Ed Hirt, professor in the department of psychological and brain sciences at Indiana University Bloomington, discusses how self-sabotaging behavior might happen when we think we’re at our best.
Ed Hirt is a professor in the College of Arts and Sciences’ Department of Psychological and Brain Sciences at Indiana University Bloomington.
As a researcher, Hirt is interested in issues related to motivation and performance, including how mental depletion can negatively impact performance and reduce self-control. He is also interested in the phenomenon of self-handicapping, or “self-sabotage,” specifically looking at the ways in which people sabotage their own performance by embracing handicaps which can later serve as viable excuses for poor performance. Recently, he published a study in the journal Experimental Social Psychology finding people are more likely to self-handicap during their hours of “peak-performance,” with night people more likely to self-handicap at night and morning people more likely to self-handicap in the morning.
He is also interested in the topic of social identity and allegiance, particularly the ways in which many sports fans identify themselves with their favorite teams, and regularly provides commentary on the topic to outlets such as ESPN, Chicago Tribune, LA Times, New York Times and radio and television. He has also served as an expert witness on several legal cases related to the subject of sports licensing.
Hirt is a fellow of the Society of Experimental Social Psychology and American Psychological Association. He holds a bachelor’s of science degree in psychology from the University of Dayton and a doctorate in social psychology from IU Bloomington.
Morning people excel in the morning; night people, at night, right?
You would think so. But in human psychology, things are rarely simple.
As a psychologist, I’m interested in motivation and performance; in failure and success. And unfortunately, people sometimes set themselves up to fail.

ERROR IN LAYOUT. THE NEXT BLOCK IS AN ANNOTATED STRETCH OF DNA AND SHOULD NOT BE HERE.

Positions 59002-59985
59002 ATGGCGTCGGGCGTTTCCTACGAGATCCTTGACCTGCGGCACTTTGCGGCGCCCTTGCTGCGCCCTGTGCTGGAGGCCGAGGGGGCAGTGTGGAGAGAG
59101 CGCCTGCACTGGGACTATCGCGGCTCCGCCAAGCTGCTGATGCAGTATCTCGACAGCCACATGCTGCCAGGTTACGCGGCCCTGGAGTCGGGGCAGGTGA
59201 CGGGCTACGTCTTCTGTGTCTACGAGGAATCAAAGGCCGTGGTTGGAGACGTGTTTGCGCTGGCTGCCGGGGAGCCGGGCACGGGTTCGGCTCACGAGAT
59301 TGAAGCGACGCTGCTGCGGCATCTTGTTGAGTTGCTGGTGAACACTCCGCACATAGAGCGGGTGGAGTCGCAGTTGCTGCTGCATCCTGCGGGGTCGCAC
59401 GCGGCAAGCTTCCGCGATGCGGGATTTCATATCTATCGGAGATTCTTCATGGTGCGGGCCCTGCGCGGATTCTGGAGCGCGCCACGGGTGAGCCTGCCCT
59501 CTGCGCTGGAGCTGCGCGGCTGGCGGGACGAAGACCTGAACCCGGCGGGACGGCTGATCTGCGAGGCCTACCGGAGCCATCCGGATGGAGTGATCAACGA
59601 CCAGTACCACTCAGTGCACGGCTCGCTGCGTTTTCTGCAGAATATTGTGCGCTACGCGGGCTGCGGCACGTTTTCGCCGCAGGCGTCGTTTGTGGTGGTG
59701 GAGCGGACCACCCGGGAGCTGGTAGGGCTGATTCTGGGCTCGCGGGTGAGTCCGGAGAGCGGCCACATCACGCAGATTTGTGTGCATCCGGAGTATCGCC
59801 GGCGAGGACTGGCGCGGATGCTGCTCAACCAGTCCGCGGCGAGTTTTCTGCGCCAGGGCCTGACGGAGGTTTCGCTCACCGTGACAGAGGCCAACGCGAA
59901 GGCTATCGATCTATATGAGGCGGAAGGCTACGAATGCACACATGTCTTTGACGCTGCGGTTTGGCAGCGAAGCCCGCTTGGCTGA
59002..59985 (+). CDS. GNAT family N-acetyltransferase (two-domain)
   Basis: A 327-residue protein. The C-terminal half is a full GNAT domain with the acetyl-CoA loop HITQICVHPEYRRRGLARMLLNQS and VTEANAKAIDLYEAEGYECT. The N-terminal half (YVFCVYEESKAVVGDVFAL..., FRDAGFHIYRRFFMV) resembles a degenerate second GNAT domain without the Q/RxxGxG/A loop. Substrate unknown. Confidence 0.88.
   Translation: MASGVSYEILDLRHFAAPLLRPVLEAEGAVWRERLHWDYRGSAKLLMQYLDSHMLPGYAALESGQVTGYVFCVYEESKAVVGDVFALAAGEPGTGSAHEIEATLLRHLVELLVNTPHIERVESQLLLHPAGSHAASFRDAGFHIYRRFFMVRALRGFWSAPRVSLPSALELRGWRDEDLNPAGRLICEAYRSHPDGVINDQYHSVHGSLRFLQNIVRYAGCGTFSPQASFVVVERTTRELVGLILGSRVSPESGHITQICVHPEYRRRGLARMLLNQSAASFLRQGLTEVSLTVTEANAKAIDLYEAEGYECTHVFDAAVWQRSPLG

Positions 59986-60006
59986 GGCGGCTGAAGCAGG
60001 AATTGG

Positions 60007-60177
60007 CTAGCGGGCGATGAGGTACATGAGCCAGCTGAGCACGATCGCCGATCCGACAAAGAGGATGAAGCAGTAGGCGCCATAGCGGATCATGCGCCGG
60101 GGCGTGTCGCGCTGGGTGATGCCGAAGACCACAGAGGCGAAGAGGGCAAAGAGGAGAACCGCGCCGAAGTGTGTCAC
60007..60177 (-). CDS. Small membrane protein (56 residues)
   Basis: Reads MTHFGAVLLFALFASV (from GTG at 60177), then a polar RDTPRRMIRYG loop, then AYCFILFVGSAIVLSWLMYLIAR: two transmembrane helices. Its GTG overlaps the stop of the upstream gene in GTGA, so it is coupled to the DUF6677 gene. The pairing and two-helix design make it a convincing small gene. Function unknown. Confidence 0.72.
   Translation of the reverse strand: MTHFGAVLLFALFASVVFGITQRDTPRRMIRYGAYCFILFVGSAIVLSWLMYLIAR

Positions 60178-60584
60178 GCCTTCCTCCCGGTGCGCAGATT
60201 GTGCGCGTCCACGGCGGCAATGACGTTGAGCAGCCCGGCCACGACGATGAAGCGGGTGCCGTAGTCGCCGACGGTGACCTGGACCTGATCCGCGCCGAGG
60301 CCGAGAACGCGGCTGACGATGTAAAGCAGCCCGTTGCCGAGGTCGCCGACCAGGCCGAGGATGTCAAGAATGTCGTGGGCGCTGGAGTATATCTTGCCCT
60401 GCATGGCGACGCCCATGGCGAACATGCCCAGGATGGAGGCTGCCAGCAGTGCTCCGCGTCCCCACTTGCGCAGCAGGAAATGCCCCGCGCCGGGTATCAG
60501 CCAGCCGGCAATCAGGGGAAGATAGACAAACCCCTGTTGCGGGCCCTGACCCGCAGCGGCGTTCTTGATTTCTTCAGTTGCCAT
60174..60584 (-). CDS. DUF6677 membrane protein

Ironically, this ‘self-handicapping’ behavior – or, ‘self-sabotage’ – comes from a desire to protect the ego.
When faced with a challenge, people get nervous, and nerves can cause them to make bad decisions. Maybe they don’t study before a big test. Or they stay up until 2 a.m. binge-watching their favorite TV show.
Then, if they fail, they can blame it on circumstances “beyond their control.”
But self-sabotage takes mental energy. So much so, in fact, that my lab recently found strong evidence you’re more likely to do it when you’re feeling the most alert.
We tested 237 students to learn if their internal clocks were tuned to morning or night, then gave them intelligence tests — some at night, others in the morning. And we told half that stress could cause poor performance on the exam.
Then we surveyed everyone about how much stress they felt before the test.
As counterintuitive as it may seem, the morning people reported less stress when they took the test at night; the night owls, in the morning.
We also found that, at “off-peak” hours, students prone to excuse-making reported the same stress levels as classmates who don’t self-sabotage. Only at peak hours did they report higher stress levels.
Based solely on this study, you might conclude you should tackle your hardest tasks at your “off-peak” hours. But that would mean challenging yourself when you lack all the cognitive tools you need to achieve top performance.
Although it’s not always easy, you’re better off working on your self-confidence, not trying to “outsmart” a self-sabotaging tendency.